Tuesday, December 16, 2014

Oconee County Commission Chairman Davis Suggests Revisions To Draft Alcohol Ordinance

Next Reading In January

The Oconee County Board of Commissioners tonight agreed to consider over the next three weeks changes in the draft ordinance presented to it that will allow for the sale of liquor by the drink in county restaurants.

Commission Chairman Melvin Davis recommended that the Board review the requirement in the draft ordinance that no more than 25 percent of the gross income at the restaurant be from the sale of alcoholic beverages.

Davis also asked commissioners to consider removing the requirement in the ordinance drafted by County Attorney Daniel Haygood that the sale of alcoholic beverages include the sale of food.

The commissioners also should look into expanding the areas in the county where alcohol can be sold in restaurants, Davis said.

Commissioners John Daniell and Jim Luke did not attend the meeting tonight, and Commissioner Margaret Hale, who did attend, will complete her term at the end of the year.

Commissioner Mark Saxon agreed with Davis’ suggestion, saying he and his fellow commissioners have “some areas we still need to address” before the next meeting of the group on Jan. 6.

The BOC is scheduled to give second reading to the ordinance before adopting it at that meeting.

Public Comment

Only three citizens came forward to speak tonight at what was billed as the first reading and public hearing on the ordinance.

Former Commissioner Chuck Horton told the Board that he felt the percentage for alcoholic sales should be increased and that the requirement that each sale of an alcoholic beverage include food should be removed from the ordinance.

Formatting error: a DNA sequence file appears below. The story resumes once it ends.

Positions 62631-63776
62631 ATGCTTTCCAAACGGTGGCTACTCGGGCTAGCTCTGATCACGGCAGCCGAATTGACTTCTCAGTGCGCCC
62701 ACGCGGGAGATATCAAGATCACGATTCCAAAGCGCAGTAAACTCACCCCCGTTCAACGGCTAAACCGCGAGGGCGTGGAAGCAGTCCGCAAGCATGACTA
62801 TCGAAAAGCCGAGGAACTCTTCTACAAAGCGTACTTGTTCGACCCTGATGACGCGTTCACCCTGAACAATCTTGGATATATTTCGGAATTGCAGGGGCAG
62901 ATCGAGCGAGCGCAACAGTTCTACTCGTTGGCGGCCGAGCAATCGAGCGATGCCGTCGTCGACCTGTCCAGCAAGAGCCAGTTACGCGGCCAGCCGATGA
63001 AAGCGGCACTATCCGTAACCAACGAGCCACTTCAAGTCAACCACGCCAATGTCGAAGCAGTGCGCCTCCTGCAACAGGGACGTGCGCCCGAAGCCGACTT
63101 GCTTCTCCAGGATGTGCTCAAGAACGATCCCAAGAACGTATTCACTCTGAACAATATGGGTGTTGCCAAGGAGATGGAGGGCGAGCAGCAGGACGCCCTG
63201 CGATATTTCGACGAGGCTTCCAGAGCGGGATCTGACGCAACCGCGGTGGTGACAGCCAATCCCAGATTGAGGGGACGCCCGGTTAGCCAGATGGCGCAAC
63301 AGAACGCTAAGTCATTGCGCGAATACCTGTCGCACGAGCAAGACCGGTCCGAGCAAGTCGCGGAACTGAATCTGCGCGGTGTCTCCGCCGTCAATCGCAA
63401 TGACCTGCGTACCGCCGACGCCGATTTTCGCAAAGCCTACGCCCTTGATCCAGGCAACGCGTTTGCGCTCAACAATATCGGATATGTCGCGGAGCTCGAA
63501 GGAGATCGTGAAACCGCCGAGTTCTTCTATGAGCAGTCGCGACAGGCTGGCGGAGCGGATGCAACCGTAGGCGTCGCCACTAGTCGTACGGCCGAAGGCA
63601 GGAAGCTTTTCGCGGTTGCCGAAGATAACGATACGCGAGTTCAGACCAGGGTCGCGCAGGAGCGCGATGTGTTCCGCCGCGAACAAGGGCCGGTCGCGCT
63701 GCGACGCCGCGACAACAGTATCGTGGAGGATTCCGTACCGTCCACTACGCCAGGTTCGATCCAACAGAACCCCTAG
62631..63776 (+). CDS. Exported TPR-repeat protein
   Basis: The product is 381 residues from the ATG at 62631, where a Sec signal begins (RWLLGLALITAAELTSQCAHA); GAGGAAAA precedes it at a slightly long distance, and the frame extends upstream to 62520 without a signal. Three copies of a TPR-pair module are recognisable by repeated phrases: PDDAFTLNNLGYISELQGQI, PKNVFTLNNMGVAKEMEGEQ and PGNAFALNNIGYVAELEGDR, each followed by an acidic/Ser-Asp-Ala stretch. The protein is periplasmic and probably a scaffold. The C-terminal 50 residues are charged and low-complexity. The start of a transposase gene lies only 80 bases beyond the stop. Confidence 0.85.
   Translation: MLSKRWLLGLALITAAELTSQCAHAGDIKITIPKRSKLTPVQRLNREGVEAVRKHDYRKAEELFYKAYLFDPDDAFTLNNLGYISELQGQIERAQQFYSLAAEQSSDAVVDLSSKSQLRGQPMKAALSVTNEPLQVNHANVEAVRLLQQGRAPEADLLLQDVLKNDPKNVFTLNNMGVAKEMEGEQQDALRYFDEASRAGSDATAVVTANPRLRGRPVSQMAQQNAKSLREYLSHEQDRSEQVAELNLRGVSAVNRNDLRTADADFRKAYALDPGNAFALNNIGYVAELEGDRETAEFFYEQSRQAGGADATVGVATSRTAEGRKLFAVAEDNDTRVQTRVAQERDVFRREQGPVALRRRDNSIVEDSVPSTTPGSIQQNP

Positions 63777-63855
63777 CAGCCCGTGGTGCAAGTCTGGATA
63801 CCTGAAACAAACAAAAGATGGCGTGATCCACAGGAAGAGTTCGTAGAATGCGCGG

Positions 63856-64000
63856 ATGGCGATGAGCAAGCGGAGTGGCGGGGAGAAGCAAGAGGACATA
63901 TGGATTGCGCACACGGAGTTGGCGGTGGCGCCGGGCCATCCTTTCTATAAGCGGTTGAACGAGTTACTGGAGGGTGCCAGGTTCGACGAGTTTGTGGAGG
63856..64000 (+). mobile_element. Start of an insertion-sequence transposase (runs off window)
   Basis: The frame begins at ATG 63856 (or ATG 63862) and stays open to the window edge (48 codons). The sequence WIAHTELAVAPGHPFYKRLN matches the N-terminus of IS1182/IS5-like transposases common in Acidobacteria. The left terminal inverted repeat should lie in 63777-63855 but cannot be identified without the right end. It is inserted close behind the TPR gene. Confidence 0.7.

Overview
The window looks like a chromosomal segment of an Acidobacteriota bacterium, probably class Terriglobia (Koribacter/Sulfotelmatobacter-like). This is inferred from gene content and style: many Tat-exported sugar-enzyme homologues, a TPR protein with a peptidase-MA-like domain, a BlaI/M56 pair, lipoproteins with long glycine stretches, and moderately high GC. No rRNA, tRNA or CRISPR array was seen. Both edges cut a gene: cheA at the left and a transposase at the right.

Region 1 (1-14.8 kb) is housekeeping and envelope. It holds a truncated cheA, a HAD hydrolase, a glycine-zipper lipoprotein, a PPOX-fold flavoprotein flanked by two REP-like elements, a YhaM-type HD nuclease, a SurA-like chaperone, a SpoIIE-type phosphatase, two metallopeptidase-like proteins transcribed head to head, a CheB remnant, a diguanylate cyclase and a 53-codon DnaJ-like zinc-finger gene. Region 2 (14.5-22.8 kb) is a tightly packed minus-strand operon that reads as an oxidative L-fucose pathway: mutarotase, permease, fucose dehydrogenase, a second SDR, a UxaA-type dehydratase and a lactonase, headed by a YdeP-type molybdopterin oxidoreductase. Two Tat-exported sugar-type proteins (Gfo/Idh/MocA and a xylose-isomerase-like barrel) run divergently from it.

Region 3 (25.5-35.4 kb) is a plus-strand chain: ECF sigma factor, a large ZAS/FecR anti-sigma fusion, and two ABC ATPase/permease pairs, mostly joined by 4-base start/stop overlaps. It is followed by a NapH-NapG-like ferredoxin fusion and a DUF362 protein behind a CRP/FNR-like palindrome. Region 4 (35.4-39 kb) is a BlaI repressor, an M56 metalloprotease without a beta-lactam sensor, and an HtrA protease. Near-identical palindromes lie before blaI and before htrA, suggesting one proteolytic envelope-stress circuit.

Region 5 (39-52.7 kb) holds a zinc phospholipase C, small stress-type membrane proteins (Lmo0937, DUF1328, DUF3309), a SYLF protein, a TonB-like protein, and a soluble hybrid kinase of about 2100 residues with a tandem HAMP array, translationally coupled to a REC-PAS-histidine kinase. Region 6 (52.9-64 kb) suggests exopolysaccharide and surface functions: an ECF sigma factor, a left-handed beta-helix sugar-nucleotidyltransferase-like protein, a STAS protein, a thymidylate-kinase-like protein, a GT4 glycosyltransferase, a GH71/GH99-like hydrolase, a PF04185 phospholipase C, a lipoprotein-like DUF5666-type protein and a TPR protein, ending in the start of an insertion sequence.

Horton said he felt citizens approved liquor by the drink on Nov. 4 with the understanding it would bring chain restaurants to the county, and those restaurants will not come with the existing restrictions in place.

I recommended that the county increase its effort at enforcement of the ordinance beyond the minimal procedures in place at present.

Richard Miley, one of the owners of Catch22 Gastropub, at the corner of Epps Bridge Parkway and Parkway Boulevard, said he can “live with” the current percentages, but he would like to eliminate the requirement that each patron must purchase food.

Miley also said he is “100 percent against” big chain restaurants coming to the county because they will “push my restaurant out, and I’ve been here a lot longer in this county, supporting it, and trying to move it forward.”

Davis In Lead

County Attorney Daniel Haygood began the discussion tonight by reviewing the ordinance he had drafted, indicating that the major difference between the beer and wine ordinance now in existence and the proposed new ordinance is that he added a new license type for alcohol by the drink.

In addition, Haygood said, he incorporated into the single ordinance an old ordinance for the sale of alcoholic beverages at recreational clubs. At present, the county has two such clubs, Lane Creek and Jennings Mill.

Following the presentation by Haygood, Davis immediately raised questions about the existing map and about the percentage of sales for alcoholic beverages at restaurants.

Near the end of the discussion, Davis summarized his position.

“I think we’ve got to ensure the success of businesses that may come here,” he said.

The full quote is in the video below.

Hale Tribute

The issue will be back before the BOC at its meeting on Jan. 6, when a new member, Bubber Wilkes, will join the Board. Wilkes defeated Hale in the July Republican primary runoff.

At the meeting tonight—the last for Commissioner Hale—Davis thanked Hale for her 14 years of service on the Commission.

“We appreciate your work and dedication,” he said.

“It has been a great 14 years,” Hale said in response. “It has been an honor to serve the citizens of Oconee County.”